An idea that is gaining in popularity is the use of a "break crop" before establishing a totally new pasture. One such type of "break crop" is using an annual such as Perfect FitTM Forage Brassicas. Most producers do not want to have any "down" time between taking out their old pasture and establishing a new one. Perfect FitTM Forage Brassicas offer an excellent forage source, in a relatively quick amount of time. By no-till drilling or by broadcasting on to a lightly disked pasture ground you can establish a productive, high quality forage source in 50-60 days (depending on climatic conditions and fertility kevels). Perfect FitTM Forage Brassicas will allow for the opportunity to "break" the current cycle of available forages, and allow for the reintroduction for improved varieties in the upcoming season. For example, a producer in the Midwest could spray out his old pasture in May. Then no-till Pasja Forage Brassica into it and have a forage source in 40-60 days until mid August. In mid August the producer would once again spray the pasture with a non-selective herbicide. Following a "good kill" the producer would seed the pasture to a Pasture Perfect® seed mixture for a productive permanent pasture.
Benefits of renovating pastures include:
As you prepare to renovate pasture conditions, choosing what to reseed is always part of the equation. Check with local seed dealer or university extension agent to determine which Pasture Perfect® seed mixture is right for your particular growing conditions.
As a producer, be patient and use good management practices to help new forage seedlings become established. Avoid close grazing of newly emerged seedlings. Maintain fertility levels, and schedule routine rest periods between grazings. Weed control is critical, but beware of broad leaf herbicides when clovers and other broad leaf desirable species are present.
Start with a plan, not just an idea, but a written plan. Write it down and refer to it often. Keep good records and take pictures. If you are like me, it's hard to remember how things looked before changes were made, and it's good to look back and see the progress you've made. Remember, like an artist, when you first start renovating your pasture, it is a work in progress! Continue perusing www.pastureperfect.com for more detailed information and remember, a poor pasture may be costing you money!!!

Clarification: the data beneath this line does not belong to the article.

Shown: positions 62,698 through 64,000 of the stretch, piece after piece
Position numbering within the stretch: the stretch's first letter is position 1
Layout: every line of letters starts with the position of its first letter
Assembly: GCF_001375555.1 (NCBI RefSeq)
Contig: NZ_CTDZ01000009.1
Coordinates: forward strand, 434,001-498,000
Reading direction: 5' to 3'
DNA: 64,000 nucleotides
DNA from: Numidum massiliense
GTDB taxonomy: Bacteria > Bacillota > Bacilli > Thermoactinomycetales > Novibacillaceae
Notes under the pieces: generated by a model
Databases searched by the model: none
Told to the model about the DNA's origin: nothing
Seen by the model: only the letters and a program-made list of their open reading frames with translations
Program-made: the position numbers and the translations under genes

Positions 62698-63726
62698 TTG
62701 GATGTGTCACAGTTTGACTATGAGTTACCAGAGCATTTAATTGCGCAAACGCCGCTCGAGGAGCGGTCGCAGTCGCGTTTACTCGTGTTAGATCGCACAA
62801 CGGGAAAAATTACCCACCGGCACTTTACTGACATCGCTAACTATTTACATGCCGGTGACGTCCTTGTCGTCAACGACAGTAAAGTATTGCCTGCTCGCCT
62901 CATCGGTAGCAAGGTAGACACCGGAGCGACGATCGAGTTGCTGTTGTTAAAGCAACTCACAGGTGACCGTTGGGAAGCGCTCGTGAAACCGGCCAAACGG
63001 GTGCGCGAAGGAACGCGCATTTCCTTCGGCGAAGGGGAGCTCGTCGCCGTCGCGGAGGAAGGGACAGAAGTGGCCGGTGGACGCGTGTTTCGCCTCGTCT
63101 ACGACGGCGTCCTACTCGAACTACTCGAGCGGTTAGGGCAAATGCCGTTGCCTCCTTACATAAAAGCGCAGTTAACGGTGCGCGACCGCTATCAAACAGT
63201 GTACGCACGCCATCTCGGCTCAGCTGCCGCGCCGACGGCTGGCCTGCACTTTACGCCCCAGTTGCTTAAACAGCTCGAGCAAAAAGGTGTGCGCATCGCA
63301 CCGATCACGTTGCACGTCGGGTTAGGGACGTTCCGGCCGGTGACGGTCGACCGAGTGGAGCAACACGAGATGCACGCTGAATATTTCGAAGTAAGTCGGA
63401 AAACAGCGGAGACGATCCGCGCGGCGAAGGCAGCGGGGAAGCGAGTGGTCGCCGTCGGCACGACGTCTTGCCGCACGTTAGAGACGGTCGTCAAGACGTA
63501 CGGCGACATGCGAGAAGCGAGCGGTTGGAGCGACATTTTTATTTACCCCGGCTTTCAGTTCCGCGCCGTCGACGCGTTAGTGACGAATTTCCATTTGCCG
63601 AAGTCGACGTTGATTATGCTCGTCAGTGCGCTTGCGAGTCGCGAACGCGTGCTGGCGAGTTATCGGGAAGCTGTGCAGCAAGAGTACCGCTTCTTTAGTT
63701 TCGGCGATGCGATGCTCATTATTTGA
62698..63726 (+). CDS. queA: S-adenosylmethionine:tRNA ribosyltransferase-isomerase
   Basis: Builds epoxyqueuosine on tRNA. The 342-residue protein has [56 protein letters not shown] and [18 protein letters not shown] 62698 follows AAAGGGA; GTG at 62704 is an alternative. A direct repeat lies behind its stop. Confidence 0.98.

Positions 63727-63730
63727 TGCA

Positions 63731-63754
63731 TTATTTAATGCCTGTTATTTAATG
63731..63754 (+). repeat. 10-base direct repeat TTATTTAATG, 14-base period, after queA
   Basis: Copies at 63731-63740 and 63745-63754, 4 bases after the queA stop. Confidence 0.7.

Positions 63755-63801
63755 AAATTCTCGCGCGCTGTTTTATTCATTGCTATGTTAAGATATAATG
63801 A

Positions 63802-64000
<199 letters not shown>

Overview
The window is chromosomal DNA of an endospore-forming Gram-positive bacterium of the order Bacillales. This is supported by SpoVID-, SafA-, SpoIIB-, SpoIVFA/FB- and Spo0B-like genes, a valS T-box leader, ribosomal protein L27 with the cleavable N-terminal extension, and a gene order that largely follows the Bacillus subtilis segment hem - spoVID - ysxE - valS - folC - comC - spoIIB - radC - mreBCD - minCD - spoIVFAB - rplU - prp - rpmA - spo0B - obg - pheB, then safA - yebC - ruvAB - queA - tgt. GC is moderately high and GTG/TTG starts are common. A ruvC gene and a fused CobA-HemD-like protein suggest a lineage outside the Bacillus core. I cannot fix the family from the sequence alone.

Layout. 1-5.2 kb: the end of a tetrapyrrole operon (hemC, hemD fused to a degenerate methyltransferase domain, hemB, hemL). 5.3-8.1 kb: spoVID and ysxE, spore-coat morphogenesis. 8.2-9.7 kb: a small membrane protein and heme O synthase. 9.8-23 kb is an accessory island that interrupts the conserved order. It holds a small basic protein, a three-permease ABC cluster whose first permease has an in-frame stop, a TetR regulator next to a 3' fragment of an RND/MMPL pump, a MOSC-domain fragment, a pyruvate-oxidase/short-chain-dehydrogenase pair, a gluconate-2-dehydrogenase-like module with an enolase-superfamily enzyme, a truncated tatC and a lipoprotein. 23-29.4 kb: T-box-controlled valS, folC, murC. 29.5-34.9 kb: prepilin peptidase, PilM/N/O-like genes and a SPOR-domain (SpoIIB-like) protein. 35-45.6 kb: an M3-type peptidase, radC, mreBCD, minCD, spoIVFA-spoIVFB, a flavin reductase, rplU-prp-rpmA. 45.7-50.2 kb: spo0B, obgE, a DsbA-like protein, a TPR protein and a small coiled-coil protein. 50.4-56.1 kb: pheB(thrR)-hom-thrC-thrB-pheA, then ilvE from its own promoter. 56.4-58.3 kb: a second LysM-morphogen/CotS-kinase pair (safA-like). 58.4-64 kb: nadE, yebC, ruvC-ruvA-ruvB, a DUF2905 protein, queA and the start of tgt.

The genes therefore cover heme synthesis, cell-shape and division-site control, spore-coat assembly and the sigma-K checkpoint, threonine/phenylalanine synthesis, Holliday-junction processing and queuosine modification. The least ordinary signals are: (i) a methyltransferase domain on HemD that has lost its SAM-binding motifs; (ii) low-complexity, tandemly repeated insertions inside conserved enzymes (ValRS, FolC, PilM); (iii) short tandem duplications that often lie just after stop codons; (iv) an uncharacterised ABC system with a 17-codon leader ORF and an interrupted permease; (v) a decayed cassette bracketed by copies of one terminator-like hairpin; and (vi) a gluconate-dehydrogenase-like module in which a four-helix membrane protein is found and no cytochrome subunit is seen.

Pasture Perfect® Forage Mixes
A high yielding grass mix that provides high quality, palatable, and persistent pastures all season long for cattle, sheep and horses. Each variety in Multi-Purpose Mix performs well for multiple harvest schemes including green-chop, haylege, and grazing. Multi-Purpose Mix is endophyte-free.
An excellent mix for dairy, beef, or sheep producers. This mix is made up of 90% grass and 10% legumes, which will add pounds of milk, meat or wool to the farm production. The varieties selected for this mix work well in multiple harvest schemes including; hay, green-chop, haylege, and grazing. This mix also works well in heavier soils. Multi-purpose Plus Mix is endophyte-free.
This mixture was designed for renovating pastures or hay fields. The mix adds very palatable and high quality grasses into the pasture with quick return. Many farmers and horse owners have grazed as early as six weeks after sowing Renovator Special.
The grasses that make up this mix are easily established and can be frost-seeded, no-tilled, or overseeded into established fields. Dairy, beef, and sheep producers, along with horse owners can all benefit from using Renovator Special. It performs well for multiple harvest schemes including green-chop, haylege, and grazing. Renovator Special is endophyte-free.
This mixture provides the horse owner with endophyte-free pastures all season long. Each variety in Show Horse was selected to handle the close grazing habit of horses. Show Horse performs well for making hay or grazing. This mix works well in all areas where cool-season forages can be grown. Show Horse is a "horse-friendly" mix.